in: Reviews

July 5, 2017

Going, Going … But Not Gone

by

David Deveau (Paul Carey photo)

Friday night saw the beginning of David Deveau’s directorial Schwanengesang at the Rockport Chamber Music Festival. He sat at the piano for Mozart and Brahms with the Boston Symphony Chamber Players in the first of three concerts to close his term as Artistic Director at the RCMF.

The mixed bag brought out three attractive works that had little to say to one another. Deveau and BSO Concertmaster Malcolm Lowe began with the B-flat Major Violin Sonata by Mozart (K. 454)—not quite together and not quite apart. I don’t mean to suggest they were anything but accurate and in ensemble: but while Deveau produced a smooth and fluid tone, Lowe’s sound had an appealing edge to it, with lots of bow bite in the outer movements. Conversely, Lowe’s pulse had a steadiness and regularity, while Deveau often took extended rubatos when he had the chance. This was not the Platonic ideal realization, but it caught the ear and held the attention, and finessed the problem of projecting the work out into the Shalin Liu Performance Center without over-dramatizing it.  It was a conversation with two distinct points of view, rather than a single-minded interpretation.

Something of the same dynamic came into play during the closer, Brahms Horn Trio. Deveau and Lowe both returned, leaving hornist James Somerville not quite able to join their conversation on the same terms.  The opening movements felt static; the three created a Brahmsian fog containing many beautiful colors which too often failed to resolve into anything clearer.  The horn struggled to blend, and often felt excluded from the interplay between piano and violin. The situation did improve as the piece went on: beauty condensed into gravity during the grave slow movement, and the finale was full of camaraderie and high spirits.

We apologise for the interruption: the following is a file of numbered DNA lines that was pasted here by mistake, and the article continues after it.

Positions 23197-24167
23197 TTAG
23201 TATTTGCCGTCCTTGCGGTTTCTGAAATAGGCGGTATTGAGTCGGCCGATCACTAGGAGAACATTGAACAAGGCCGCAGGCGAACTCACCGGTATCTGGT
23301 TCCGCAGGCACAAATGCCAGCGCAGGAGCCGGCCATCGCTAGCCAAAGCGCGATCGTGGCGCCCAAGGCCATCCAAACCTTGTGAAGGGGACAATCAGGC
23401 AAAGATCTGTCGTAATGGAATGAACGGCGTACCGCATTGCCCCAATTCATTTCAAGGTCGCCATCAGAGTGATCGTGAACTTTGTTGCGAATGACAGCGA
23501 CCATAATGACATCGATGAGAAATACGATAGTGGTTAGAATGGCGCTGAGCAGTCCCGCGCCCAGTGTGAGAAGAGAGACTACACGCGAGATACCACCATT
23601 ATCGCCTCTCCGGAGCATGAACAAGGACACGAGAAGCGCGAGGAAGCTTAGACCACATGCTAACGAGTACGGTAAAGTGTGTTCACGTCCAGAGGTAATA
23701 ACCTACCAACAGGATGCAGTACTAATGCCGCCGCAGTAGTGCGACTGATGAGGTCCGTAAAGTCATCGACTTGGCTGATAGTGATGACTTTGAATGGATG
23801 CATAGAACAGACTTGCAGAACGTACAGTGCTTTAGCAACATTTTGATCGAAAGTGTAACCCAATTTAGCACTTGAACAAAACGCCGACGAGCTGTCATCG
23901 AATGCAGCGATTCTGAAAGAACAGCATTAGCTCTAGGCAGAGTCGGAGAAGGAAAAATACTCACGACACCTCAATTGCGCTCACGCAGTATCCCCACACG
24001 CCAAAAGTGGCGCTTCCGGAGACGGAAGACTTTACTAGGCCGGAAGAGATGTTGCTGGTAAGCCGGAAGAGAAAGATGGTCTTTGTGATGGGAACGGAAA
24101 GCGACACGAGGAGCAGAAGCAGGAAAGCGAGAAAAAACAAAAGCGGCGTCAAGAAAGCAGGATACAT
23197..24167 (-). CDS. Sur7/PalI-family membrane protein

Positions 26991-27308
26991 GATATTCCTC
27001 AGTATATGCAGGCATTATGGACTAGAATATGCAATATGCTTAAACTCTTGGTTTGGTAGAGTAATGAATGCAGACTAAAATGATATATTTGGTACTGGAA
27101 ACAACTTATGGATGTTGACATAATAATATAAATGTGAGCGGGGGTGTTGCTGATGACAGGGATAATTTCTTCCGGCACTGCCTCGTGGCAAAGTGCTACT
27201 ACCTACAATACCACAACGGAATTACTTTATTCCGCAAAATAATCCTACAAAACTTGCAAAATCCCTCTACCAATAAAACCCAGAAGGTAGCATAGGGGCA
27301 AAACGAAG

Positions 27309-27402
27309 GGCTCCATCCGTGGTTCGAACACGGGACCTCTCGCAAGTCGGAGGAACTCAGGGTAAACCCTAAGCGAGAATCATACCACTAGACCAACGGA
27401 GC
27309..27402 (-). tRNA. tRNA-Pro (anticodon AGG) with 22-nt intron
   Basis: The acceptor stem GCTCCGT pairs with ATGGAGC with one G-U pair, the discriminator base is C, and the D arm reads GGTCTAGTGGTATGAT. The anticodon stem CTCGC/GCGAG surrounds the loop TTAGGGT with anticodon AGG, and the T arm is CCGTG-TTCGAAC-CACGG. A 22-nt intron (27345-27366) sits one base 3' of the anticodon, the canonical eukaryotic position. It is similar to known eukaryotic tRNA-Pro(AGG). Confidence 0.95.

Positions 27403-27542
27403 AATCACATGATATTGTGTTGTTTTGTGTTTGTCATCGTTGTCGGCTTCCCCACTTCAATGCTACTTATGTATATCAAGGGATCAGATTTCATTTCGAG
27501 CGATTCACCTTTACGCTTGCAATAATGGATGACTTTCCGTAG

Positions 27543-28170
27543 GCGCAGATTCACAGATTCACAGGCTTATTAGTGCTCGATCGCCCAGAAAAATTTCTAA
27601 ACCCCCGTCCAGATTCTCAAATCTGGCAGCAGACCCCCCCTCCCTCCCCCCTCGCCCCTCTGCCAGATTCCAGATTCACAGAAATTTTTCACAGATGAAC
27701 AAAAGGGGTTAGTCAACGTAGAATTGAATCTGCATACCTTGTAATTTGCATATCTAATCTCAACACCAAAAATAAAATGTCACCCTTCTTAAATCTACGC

Between the two musical titans came a charming and surprisingly work by a relative unknown. Unless you are a flutist (or a member of a wind quintet), you’ve likely not heard the name of Paul Taffanel (1844-1908), whose Wind Quintet from 1876 represents his only work of chamber music for more than two instruments. It was highly esteemed at the time, and remains in the wind quintet repertoire thanks in large part to Taffanel’s ability to blend and mix the disjunct timbres of this almost arbitrary combination of instruments. The quintet opens with a sonata movement that pairs a restless, obsessive opening theme with a nostalgic, wistful second subject, intertwining these two textures to great effect. The second movement is a little operatic, opening with a wide-ranging, singing theme, which leads to a proliferation of smaller themes, all with a vocal, soaring quality. The third is a frantic, playful movement in triple time that suddenly relaxes at its end, only to send you off with a surprise cadence. The quality of the BSO’s winds is currently very impressive; Elizabeth Rowe, flute; John Ferrillo, oboe; William Hudgins, clarinet; Richard Svoboda, bassoon; and Somerville, horn are all principals in the orchestra. Their relaxed tempos gave room to appreciate the attractiveness of each individual’s tone and interpretation. I personally would have liked to hear a little more sharpness in the sound, a little more idiosyncrasy. There’s more humor in the work than was found on this evening, and an evenness to the sound dulled some of the more piquant parts. I rather liked Somerville’s take on the opening theme in the second movement, which touches the extremes of the horn’s range: it wasn’t polished to absolute smoothness, it possessed a touch of growl low and a sense of striving up high. That touch of extra personality gave unexpected depth to the line. Hudgins’s later recapitulation of the theme was merely beautiful.

On Friday and Sunday Deveau will essay Haydn, Dvorak, Beethoven and Shostakovich with various partners, the latter concert  entitled “Bravissimo David!: A Grand Finale to 22 Years.”

Brian Schuth graduated from Harvard with a Philosophy degree, so in lieu of a normal career he has been a clarinetist, theater director and software engineer. He currently resides in Boston after spending the last 15 years in Eastport, Maine.

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